While I am not an art therapist and my only real experience with art therapy is as a patient, I really think that other patients would benefit from “Zenobia and the Seven Curses” because they would be able to relate to the subject matter. The seven curses that Zenobia suffers and ultimately survives are seven types of traumatic events with which many patients would be able to connect. Furthermore, I feel “Zenobia and the Seven Curses” could help a patient feel some form of companionship through the therapeutic process. Besides occasionally being in a group therapy setting, I often felt alone in my therapy because no matter how hard they tried, my friends and family had no clue what I was really going through. It would have been nice to have had the reassurance of a peer like Zenobia, even if she was fictional. Since much of my trauma was based in my childhood, I think the fact that this story is written in the style of a fairy tale, it speaks to my inner child, Little Gabi, as my therapist often referred
to her. Therefore, I truly feel “Zenobia and the Seven Curses” could really help art therapy patients as they traverse the often murky process of healing.
“Zenobia and the Seven Curses” follows Zenobia DeHaven-Reynard from birth through her early adulthood. Shortly after her birth, Zenobia is bestowed six blessings by the Fair Matriarchs and seven curses by the Not-So-Fair Matriarchs of her family. Zenobia begins her suffering at the tender age of three with the curse of innocence lost due to an unknown early childhood trauma understood to be of a sexual nature. A year later she suffers the curse of a witch which represents separation of parents, specifically due to infidelity on the part of her father. At the age of five she suffers the curse of fire where she narrowly escapes a house fire which destroys everything inside the home. She then enters her early teenage years and suffers the curse of silence which is invoked by being sexually abused by a trusted family friend. Around the same time period, she suffers the curse of poison which symbolizes drug addiction. She also suffers the curse of failing health due to a congenital heart defect which leads to open-heart surgery. Finally she enters early adulthood and suffers the curse of a loveless union where she finds herself living in a physically and emotionally abusive relationship which is steeped in drug and alcohol abuse. She eventually finds her way into therapy, learns how to cope with her curses, and ultimately finds her version of happily ever after.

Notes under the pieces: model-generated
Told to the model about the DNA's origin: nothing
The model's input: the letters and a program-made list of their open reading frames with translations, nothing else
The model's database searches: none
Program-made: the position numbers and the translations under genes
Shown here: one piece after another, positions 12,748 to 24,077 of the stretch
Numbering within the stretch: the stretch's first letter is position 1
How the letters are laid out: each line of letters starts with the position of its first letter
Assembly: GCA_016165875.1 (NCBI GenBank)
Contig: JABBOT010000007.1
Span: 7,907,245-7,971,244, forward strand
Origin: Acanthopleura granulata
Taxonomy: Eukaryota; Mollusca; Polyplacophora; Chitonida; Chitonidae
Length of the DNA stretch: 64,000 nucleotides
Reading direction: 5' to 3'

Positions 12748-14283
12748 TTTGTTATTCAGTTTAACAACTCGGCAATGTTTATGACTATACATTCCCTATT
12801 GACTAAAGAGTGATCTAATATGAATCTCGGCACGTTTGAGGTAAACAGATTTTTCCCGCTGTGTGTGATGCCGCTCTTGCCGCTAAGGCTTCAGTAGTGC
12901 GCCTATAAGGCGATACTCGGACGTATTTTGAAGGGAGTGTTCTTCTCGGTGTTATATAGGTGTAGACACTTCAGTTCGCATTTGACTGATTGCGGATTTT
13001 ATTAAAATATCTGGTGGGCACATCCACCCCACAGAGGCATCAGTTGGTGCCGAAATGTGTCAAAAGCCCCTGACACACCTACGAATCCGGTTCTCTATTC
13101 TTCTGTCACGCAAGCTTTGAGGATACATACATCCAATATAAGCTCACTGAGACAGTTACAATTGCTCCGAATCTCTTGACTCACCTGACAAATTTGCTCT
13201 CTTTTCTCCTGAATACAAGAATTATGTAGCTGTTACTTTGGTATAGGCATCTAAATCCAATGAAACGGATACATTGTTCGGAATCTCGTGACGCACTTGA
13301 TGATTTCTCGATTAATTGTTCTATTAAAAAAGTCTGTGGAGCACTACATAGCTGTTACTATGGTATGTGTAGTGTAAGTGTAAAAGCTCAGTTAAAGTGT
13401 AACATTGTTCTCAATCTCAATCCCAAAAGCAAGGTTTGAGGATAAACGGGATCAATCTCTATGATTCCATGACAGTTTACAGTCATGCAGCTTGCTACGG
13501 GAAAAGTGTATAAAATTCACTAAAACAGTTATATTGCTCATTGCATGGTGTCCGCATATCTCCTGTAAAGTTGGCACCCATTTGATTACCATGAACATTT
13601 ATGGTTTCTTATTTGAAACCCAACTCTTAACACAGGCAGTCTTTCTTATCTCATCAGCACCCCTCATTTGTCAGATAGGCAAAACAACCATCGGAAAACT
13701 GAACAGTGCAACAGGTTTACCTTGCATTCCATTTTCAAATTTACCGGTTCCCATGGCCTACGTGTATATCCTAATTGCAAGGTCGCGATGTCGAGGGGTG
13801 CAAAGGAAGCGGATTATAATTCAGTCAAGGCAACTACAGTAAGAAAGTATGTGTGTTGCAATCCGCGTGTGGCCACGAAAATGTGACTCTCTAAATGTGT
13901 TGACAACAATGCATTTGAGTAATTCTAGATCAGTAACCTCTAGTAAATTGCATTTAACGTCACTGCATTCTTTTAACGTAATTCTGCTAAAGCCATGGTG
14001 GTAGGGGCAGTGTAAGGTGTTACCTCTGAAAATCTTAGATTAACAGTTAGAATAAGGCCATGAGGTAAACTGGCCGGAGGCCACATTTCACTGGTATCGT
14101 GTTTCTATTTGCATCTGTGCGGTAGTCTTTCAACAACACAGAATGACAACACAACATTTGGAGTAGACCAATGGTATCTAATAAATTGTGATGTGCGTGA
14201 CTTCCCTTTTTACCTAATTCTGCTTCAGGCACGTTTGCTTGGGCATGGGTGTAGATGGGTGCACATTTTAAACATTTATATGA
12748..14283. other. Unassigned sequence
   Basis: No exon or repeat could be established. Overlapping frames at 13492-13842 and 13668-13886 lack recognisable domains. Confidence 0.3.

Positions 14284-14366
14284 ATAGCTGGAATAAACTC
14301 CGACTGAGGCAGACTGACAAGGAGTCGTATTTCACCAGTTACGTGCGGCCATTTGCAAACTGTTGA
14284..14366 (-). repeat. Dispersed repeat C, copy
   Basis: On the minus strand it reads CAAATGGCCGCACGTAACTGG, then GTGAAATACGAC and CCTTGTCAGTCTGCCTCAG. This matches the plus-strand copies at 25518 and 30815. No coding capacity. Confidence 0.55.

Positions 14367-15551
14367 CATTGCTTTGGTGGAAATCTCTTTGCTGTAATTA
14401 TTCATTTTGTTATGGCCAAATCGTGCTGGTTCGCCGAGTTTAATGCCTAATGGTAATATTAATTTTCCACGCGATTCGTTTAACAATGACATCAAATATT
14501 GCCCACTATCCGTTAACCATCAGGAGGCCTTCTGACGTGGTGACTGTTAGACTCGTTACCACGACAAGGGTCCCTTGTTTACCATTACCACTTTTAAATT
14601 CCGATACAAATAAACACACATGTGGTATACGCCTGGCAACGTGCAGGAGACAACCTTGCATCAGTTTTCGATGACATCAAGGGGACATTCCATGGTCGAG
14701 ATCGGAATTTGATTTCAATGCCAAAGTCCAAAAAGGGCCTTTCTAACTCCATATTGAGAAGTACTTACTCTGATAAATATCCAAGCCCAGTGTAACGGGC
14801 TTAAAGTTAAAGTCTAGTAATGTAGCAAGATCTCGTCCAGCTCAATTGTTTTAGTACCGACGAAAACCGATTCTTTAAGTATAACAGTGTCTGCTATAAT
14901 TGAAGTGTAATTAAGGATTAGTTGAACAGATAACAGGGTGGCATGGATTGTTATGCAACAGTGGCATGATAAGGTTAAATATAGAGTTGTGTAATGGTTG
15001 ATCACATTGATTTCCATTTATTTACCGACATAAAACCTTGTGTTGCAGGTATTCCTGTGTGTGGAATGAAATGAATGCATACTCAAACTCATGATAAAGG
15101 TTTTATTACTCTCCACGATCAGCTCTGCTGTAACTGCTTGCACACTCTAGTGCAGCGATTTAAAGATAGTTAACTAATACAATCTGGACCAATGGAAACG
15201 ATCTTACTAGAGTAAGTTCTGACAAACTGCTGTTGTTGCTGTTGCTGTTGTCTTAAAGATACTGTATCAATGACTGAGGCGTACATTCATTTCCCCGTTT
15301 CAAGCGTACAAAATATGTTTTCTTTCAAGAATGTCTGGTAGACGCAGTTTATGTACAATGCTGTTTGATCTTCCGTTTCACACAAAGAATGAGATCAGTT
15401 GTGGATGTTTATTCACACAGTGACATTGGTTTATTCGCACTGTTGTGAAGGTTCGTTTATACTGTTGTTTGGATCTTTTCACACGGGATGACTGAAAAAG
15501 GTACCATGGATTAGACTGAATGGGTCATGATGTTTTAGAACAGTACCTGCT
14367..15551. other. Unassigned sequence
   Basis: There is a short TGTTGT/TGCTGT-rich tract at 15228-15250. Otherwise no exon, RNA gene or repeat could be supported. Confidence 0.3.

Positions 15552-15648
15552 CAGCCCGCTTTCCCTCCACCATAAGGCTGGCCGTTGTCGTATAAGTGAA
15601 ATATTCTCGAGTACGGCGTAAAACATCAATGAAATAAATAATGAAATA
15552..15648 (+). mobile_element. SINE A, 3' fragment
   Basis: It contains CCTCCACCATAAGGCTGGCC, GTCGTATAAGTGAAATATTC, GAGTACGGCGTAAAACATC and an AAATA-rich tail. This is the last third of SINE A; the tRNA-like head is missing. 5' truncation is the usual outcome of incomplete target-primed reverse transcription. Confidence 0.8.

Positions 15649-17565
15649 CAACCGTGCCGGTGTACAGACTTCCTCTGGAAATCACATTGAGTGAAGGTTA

I launched the “Zenobia and the Seven Curses” project on Kickstarter on June 11. The project is running for 42 days, ending on July 23. Kickstarter is an all or nothing funding platform. My goal is to raise $3500 in order to print 500 copies of the finished book. There are donation levels ranging from $1 to $1000. Every donation is rewarded with items related to the book. If the project is successful, I am donating 50 books to the organization through which I received therapy services, SAFE Homes Rape Crisis Coalition of Spartanburg, SC. They will be using these copies in their therapy program with current and future patients. There are donation levels which allow project backers to donate extra copies to this same organization. I have already started laying out the book. Every odd page is blank yet framed for the purposes of illustration. It looks like the final product will be a paperback book about 50 pages in length with the dimensions of 8 x 10 inches. You can find more information on my website or on the project page.